Leading social media platforms have implemented new global measures to protect children after the UK introduced new regulations aimed at ensuring child safety online.
On Thursday 2nd September 2021, the UK introduced a new set of regulations to protect children when they are online, which include the possibility of multi-million-dollar fines for any companies that breach its new “age-appropriate design code.”
A meaningful impact on global online safety
Now, social media giants Twitter, TikTok and Facebook, which also owns Instagram, have implemented the required changes globally.
Worldwide measures include TikTok turning off notifications for children past bedtime, Instagram disabling targeted adverts for under-18s altogether, and YouTube switching off its autoplay function for teenage users.
Beeban Kidron, a crossbench peer who lobbied for the code, says that the measures prove that countries like the UK can have a meaningful impact on global internet safety.
“If one code can create societal change, then actually, what it means is they’re not exempt. This tech exceptionalism that has defined the last decade – ‘we are different’ – just disappears in a puff of smoke.”
The age appropriate design code
Kidron introduced the one-line amendment requiring the Information Commissioner to establish an age-appropriate design code (AADC) to the Data Protection Act 2018.
The AADC contains 15 standards that online services, including social media platforms, apps, games, content streaming services, search engines and news and educational services, must follow to protect children online.
It applies to all UK-based companies and any non-UK companies who process the personal data of UK children.
Now, unless tech companies can prove that their service is not likely to be used at all by children, they must make their entire platform compatible with the code or identify younger users and ensure they are treated with care.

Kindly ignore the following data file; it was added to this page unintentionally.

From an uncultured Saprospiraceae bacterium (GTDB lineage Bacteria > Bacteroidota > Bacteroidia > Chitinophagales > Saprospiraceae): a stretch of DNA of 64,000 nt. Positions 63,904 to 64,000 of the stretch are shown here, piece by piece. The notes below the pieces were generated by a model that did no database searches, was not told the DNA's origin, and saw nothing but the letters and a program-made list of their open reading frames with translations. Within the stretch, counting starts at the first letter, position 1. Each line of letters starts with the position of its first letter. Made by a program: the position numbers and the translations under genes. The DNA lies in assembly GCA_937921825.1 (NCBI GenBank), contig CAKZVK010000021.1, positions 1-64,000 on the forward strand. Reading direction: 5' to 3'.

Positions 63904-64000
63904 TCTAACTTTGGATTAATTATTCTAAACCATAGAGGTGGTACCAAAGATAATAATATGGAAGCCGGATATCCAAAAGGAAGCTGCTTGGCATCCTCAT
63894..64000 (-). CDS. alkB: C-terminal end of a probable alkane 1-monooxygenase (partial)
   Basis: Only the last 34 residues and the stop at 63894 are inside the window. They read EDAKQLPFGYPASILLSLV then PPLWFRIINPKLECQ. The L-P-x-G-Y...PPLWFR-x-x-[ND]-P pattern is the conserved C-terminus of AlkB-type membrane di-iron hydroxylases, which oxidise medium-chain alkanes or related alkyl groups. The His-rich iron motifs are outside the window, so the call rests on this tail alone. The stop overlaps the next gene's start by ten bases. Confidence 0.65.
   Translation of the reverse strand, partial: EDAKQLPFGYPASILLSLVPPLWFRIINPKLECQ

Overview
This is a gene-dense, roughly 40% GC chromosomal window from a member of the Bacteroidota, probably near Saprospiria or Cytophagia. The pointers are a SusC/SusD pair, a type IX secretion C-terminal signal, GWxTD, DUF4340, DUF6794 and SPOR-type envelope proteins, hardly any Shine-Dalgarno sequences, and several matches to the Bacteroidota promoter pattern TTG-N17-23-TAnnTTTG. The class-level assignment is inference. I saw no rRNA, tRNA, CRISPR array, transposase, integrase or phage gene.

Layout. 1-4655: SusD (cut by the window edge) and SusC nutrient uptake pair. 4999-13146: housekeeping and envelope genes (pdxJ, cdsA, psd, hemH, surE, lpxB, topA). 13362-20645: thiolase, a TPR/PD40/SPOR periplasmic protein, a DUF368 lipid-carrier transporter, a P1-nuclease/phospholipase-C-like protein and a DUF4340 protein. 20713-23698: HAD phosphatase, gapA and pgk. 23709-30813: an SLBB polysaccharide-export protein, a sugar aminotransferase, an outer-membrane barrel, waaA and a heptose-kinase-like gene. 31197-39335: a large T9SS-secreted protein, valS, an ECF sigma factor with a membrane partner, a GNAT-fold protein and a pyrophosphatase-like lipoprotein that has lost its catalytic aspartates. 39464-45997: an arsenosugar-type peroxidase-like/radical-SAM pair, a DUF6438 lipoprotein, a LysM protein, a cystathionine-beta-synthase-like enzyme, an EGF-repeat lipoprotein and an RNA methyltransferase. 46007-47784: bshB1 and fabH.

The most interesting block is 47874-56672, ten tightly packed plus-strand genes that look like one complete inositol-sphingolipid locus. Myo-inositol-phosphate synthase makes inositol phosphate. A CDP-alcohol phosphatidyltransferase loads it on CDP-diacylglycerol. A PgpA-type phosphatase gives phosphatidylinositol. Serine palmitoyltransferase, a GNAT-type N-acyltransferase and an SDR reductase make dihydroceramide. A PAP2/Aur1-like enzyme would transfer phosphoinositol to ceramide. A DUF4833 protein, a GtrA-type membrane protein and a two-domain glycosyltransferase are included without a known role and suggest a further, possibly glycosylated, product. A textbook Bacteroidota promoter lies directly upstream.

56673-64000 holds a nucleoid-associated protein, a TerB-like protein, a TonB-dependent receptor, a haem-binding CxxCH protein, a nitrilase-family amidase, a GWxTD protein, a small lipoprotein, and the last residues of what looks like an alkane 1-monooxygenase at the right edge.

The code ensures that companies cannot employ ‘nudge’ techniques to encourage children to give up more of their privacy than they would otherwise choose to and minimises the amount of data that they can collect about children. Younger users must also be offered privacy options which default to the maximum-security settings and companies must switch off geolocation services that track where in the world child users are.
Will the law bring positive change?
Many of the world’s largest tech companies began making significant changes to their services in the weeks before the code officially came into law.
Elle Todd, a partner at law firm Reed Smith, believes that the Information Commissioner’s Office (ICO) will take its responsibility – and ability to levy fines – seriously now that the code has taken legal effect.
“We wholly expect that the ICO will be following up with tech companies and others to see what changes have actually been made now or are made over the coming months.
“However, one of the most interesting questions around engagement and the AADC concerns not the regulators, but children and teens themselves. Teens are tech savvy and reluctant to be treated differently, so it remains to be seen how much of an impact filters and nudges towards positive behaviour can make.”
Draft Online Safety Bill ‘falls short’
Many campaigners, including Kidron, are now focused on the upcoming Online Safety Bill, which is seen as the government’s true flagship internet regulation.
It comes as the NSPCC reveals that online abuse crimes have risen by 78% over the last 4 years and that online grooming crimes specifically have jumped by around 70% over the last 3 years. They say that the draft bill currently falls short of sufficiently protecting children from becoming part of these statistics.
Kidron explained that her work with children in the UK and internationally has shown her that “they all agree about what digital world they want.”
She said: “It’s less important that they’re in Rwanda or Kenya or Virginia, US, or Berlin, or London, because they’re all using the same services designed the same way and having the same experience.
“How this technology is designed is curating the experience of childhood. And I don’t think people have understood that.”
First Response Training (FRT) is a leading national training provider delivering courses in subjects such as health and safety, first aid, fire safety, manual handling, food hygiene, mental health, health and social care, safeguarding and more.
A trainer from FRT says: “Safeguarding children means protecting them off and online. It’s so important that we are mindful of the harms they could be exposed to online and that there are mechanisms in place to protect them, and to offer them help and support when they need it most.”
For more information on the training that FRT can provide, please call them today on freephone 0800 310 2300 or send an e-mail to firstname.lastname@example.org.